As regenerative medicine advances, Prolotherapy practitioners are taking notice of which methods can be incorporated into dextrose Prolotherapy treatments to help direct a person’s own stem cells and/or growth factors into the exact places where healing needs to take place within a joint. This is called Autologous (From your own cells) Prolotherapy, or Cellular Prolotherapy. Many offices utilize Platelet Rich Plasma (PRP) Prolotherapy, which involves concentrating platelets/growth factors found in the blood and injecting them directly into the joint.

Many offices offer Stem Cell Therapy or Stem Cell Prolotherapy using a person’s own bone marrow and/or fat cells, which are collected and injected during the same day procedure. With any Cellular Prolotherapy procedure done in our office, patients also receive dextrose Prolotherapy to the surrounding joint attachments, in order to ensure the area of pain and instability is comprehensively treated.

Next > A discussion of Prolotherapy as non-surgical option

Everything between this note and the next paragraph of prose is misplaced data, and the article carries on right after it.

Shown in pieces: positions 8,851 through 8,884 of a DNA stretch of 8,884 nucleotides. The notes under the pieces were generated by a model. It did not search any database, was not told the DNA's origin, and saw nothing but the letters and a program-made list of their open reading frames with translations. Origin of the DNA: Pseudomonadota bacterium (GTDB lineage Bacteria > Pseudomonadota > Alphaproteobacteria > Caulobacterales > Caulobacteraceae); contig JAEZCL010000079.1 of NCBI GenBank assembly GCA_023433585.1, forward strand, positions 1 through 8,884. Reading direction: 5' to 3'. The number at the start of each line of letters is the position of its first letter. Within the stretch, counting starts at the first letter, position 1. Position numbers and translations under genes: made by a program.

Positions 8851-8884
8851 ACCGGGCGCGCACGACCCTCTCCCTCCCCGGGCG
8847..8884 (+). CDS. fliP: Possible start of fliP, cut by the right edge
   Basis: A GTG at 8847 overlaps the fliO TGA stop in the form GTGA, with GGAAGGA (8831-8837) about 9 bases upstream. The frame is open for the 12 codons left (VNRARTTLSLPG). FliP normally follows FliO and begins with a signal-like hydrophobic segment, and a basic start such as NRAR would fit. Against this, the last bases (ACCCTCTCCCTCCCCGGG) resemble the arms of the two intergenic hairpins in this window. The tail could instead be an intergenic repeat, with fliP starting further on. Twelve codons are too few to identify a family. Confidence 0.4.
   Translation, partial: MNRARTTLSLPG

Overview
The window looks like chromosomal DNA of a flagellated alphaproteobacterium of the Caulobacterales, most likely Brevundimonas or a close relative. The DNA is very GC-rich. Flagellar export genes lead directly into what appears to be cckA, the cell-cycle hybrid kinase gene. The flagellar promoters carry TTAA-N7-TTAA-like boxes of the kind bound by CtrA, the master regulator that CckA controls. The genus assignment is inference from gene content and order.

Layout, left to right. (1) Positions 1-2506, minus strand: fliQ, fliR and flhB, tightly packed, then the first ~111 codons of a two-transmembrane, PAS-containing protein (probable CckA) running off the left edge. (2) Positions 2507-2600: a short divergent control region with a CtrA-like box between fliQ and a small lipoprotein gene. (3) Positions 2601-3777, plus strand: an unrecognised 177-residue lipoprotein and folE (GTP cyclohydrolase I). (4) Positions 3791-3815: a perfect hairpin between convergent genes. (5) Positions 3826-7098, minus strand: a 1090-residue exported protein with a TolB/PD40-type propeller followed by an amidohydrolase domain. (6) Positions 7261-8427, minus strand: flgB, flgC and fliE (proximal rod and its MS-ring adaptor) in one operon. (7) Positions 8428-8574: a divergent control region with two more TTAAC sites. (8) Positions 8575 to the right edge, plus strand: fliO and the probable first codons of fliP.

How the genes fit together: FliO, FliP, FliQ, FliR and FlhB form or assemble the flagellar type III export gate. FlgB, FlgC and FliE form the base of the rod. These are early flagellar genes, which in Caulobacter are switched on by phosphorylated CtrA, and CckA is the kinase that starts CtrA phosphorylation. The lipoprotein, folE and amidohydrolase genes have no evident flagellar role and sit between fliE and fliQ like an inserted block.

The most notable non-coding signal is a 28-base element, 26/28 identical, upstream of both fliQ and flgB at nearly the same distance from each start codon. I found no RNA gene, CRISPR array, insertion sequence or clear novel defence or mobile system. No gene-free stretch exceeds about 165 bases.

References

4. Maynard J. Morphological and biomechanical effects of sodium morrhuate on tendons. Journal of Orthopaedic Research. 1985;3:236-248.  [PubMed]
5. Hackett G. Joint stabilization: An experimental, histologic study with comments on the clinical application in ligament proliferation. American Journal of Surgery. 1955;89:968-973.
6. Kim HJ, Kim SH, Yun DH. The effects of anti-inflammatory drugs on histologic findings of the experimental prolotherapy model. Journal of the Korean Academy of Rehabilitation Medicine. 2006;30:378-384.
7. Liu Y. An in situ of the influence of a sclerosing solution in rabbit medial collateral ligaments and its junction strength. Connective Tissue Research. 1983;2:95-102. [PubMed]
8. Jensen KT, Rabago DP, Best TM. Response of knee ligaments to prolotherapy in a rat injury model. American Journal of Sports Medicine. 2008;36:1347-1357. [PubMed]
9. Klein R. Proliferant injections for low back pain: histologic changes of injected ligaments and objective measures of lumbar spine mobility before and after treatment. Journal of Neurology, Orthopedic Medicine and Surgery. 1989;10:141-144. [AAOM Citation]
10. Harman R, et al. A retrospective review of 62 cases of suspensory ligament injury in sport horses treated with adipose-derived stem and regenerative cell therapy. Proceedings of the Veterinarian Orthopedic Society, 2006.